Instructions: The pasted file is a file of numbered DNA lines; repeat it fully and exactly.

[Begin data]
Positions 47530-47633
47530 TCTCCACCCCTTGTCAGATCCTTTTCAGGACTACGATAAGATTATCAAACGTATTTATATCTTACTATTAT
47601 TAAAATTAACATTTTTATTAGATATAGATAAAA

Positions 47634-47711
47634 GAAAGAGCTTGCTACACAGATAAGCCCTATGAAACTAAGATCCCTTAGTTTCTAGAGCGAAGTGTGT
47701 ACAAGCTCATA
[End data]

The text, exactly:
Positions 47530-47633
47530 TCTCCACCCCTTGTCAGATCCTTTTCAGGACTACGATAAGATTATCAAACGTATTTATATCTTACTATTAT
47601 TAAAATTAACATTTTTATTAGATATAGATAAAA

Positions 47634-47711
47634 GAAAGAGCTTGCTACACAGATAAGCCCTATGAAACTAAGATCCCTTAGTTTCTAGAGCGAAGTGTGT
47701 ACAAGCTCATA